Marketing campaigns are funny creatures. Many, many of them fail flat on their expensive faces. Talk to 90% of small business owners if they have tried Facebook or Google ads. The single most frequent response is “yes, and it was a disaster. I spent a fortune and the results were terrible.”
Ask a different batch the same question except substitute direct mail instead of Facebook and Google and listen to the same answer. “Yes, I tried direct mail. That stuff doesn’t work. What they say about it being dead is true.”
But they are wrong. Crafted correctly, tested to find the control piece, and with repetition it will yield results if you follow the 60/30/10 Rule.
Even with trying to woo back a former customer, or a prospect that once expressed interest but has not responded to your recent efforts, by following the 60/30/10 rule will either get them talking again, one way or another.
Part of the marketing campaign is direct mail, where direct response originated. Sending an occasional reminder that “we miss them” is one of the tools that makes direct contact with the target. Emails may not get opened, phone calls may not get answered, voicemails may never be heard, social posts directly to them might not receive any attention. However, direct mail, created correctly according to the Kennedy method is sure to make an impact one way or another.
As far back as Hopkins, this rule remains constant. In direct response marketing, especially in direct mail. The initial, and obviously the one carrying the most weight is:
- 60 - Who are you targeting. What is the target audience that your marketing has to appeal to? Your target market is supremely important because if you can’t reach them, nothing else matters.
- 30 - What happens at the instant they come across your message?” What do you want to tell them that they are waiting to hear? Will they be intrigued or at least interested enough to read the next line? If the right people are experiencing your content, and the message you are sharing is worthy of their time, holds their interest enough to purchase, or at least ask for more information, your 90% assured of a transaction.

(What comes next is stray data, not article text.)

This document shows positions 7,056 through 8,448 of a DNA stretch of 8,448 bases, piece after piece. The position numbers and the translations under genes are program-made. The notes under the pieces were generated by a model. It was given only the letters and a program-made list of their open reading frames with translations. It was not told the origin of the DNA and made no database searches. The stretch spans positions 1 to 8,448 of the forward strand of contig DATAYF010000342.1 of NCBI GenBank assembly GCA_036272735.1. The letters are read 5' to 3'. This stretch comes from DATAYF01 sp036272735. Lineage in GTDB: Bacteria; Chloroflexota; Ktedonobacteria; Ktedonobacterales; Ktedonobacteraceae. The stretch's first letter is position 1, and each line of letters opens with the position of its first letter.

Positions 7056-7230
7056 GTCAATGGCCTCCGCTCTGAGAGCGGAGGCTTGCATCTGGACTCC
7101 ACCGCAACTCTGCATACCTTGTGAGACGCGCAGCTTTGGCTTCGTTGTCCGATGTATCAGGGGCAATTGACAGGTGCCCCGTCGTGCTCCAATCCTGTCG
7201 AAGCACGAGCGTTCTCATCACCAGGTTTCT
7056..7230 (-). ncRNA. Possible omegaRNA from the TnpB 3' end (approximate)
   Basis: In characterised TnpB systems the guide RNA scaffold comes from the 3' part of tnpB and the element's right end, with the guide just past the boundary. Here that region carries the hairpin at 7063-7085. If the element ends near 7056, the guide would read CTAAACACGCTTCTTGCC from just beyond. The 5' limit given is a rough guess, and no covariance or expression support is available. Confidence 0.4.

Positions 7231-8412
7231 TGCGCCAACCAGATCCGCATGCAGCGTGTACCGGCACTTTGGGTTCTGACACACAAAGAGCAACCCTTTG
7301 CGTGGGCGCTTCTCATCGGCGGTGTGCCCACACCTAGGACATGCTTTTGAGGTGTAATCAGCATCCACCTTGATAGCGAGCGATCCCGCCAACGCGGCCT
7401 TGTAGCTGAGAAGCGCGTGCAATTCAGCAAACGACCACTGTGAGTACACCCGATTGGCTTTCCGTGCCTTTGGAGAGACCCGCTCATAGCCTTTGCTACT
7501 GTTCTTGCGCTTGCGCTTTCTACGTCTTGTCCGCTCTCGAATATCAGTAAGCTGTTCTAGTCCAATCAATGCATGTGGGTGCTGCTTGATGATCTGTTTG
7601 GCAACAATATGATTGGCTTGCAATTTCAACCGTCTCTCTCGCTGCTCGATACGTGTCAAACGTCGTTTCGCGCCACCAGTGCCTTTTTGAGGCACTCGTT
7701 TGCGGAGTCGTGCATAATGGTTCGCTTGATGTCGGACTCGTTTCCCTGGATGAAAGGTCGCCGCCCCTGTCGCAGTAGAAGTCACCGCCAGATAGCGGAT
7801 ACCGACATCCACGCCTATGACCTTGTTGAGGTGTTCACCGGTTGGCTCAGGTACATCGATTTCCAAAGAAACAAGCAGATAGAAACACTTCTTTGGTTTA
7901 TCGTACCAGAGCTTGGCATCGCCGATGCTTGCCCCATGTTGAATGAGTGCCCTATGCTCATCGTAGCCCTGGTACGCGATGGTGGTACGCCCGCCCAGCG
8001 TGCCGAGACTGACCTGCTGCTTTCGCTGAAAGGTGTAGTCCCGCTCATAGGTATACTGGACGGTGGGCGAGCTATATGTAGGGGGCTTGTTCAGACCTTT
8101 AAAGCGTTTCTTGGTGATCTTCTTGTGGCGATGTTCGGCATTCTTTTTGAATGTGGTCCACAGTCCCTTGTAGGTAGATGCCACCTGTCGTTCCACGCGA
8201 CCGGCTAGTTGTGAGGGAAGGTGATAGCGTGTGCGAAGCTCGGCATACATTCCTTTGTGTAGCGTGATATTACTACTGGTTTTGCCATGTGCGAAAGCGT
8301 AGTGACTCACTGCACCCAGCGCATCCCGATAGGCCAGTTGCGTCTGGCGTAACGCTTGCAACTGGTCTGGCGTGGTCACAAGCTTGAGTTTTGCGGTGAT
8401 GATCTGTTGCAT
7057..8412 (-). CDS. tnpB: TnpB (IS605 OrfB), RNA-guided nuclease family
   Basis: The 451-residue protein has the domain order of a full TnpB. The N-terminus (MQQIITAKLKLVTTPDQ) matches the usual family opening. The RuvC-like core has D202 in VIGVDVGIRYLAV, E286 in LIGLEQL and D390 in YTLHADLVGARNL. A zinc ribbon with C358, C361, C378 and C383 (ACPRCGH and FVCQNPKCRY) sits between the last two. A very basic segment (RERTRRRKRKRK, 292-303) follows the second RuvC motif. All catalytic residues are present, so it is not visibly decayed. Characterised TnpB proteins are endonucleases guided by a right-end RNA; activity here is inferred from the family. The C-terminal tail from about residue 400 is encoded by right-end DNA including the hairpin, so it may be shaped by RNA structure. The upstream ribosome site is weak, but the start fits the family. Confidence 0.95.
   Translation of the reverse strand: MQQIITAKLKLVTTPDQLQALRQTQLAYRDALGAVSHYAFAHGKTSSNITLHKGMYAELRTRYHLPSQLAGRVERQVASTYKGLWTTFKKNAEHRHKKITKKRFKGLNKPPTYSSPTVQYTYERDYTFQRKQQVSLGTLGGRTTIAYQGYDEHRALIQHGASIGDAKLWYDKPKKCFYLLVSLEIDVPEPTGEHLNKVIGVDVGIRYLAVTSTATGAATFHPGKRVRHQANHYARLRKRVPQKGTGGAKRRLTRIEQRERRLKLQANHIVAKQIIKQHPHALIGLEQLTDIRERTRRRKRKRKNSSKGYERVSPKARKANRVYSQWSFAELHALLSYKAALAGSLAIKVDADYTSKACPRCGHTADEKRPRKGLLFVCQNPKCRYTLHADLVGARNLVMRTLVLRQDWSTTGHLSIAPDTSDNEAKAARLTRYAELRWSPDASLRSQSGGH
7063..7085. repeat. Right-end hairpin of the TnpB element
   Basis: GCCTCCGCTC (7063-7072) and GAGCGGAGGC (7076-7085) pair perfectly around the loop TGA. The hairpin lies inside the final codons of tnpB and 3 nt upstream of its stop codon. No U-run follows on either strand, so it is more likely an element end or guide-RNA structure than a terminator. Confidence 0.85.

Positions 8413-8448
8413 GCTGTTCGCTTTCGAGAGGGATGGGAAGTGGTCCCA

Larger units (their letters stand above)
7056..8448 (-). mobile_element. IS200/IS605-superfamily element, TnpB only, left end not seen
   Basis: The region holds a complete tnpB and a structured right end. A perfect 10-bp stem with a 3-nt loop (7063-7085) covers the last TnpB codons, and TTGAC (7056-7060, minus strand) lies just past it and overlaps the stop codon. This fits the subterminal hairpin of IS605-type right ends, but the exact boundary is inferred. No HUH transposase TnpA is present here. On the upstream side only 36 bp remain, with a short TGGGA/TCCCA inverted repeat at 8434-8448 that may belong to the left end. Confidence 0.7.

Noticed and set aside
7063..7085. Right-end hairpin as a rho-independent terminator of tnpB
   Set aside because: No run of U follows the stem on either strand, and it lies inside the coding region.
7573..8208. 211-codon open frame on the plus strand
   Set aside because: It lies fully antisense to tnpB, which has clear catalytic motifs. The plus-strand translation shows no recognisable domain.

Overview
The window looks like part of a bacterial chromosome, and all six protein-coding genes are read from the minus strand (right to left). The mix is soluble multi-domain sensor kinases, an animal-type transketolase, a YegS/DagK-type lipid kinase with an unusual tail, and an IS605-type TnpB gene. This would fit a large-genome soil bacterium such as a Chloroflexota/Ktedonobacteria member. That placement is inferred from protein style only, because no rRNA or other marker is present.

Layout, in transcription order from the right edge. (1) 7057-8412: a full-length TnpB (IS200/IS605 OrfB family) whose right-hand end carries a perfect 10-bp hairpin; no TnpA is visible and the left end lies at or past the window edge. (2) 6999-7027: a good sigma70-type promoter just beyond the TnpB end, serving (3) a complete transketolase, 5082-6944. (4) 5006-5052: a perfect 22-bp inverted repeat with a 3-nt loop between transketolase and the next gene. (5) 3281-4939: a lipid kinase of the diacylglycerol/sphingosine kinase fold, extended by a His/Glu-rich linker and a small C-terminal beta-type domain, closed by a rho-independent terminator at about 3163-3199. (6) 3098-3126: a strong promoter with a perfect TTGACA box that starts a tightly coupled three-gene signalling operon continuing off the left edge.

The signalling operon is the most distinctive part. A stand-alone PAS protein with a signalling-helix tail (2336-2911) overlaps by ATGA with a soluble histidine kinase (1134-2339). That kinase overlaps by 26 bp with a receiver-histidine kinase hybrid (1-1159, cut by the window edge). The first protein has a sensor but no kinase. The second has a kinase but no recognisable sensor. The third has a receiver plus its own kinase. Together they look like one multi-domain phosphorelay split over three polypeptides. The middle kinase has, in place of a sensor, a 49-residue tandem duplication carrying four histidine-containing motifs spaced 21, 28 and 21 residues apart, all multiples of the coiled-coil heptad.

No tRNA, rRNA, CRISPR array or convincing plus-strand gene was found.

- 10 – The look of the content is the least of importance when it comes to crafting direct response marketing assets. If the first two are not in alignment, there’s no need for graphics, fancy distribution method, color, font, nothing.
This rule has stood the test of time in most things. Sixty percent of anything is having the right individual in front of you. Next is what do you have to say that will be appealing? Least important is how things look. Sort of like two ugly people getting married.
Here’s an excerpt from the What’s Happening Now interview I had with Nick Louise lately;
Direct mail has some advantages of consistency, whereas digital marketing is changing every day. The….. size of the postcard has not changed. Minimum thickness of a postcard has not changed. Size of what is considered letter size has not changed. Essentially, the production and operational rules of direct marketing from a logistics standpoint have not changed. There’s a lot of history that goes multi-decades that can be used as a benchmark with consistency to plan your future. You can plan your next year or three years in direct mail and what you will use and how you will use it. And if you find a control vehicle that works for you, you can use it for next several years.
You can’t say that about Google, Facebook, digital media, email marketing, or anything. The cyberspace, the pixel land, is an ever-changing game. It’s like chasing a cancer cell. Direct mail gives you a level of predictability that you can look at historic data of what is working, what is not working, come to the most optimized, calibrated, marketing system, campaign process, message, media, lift, and keep using it until it goes lame without worrying about some supreme power shutting you down. And that's what I love about direct mail.
Direct response, the One System, Magnetic Marketing or any of the other names must drive off of this formula. It is the bedrock of attraction and conversion.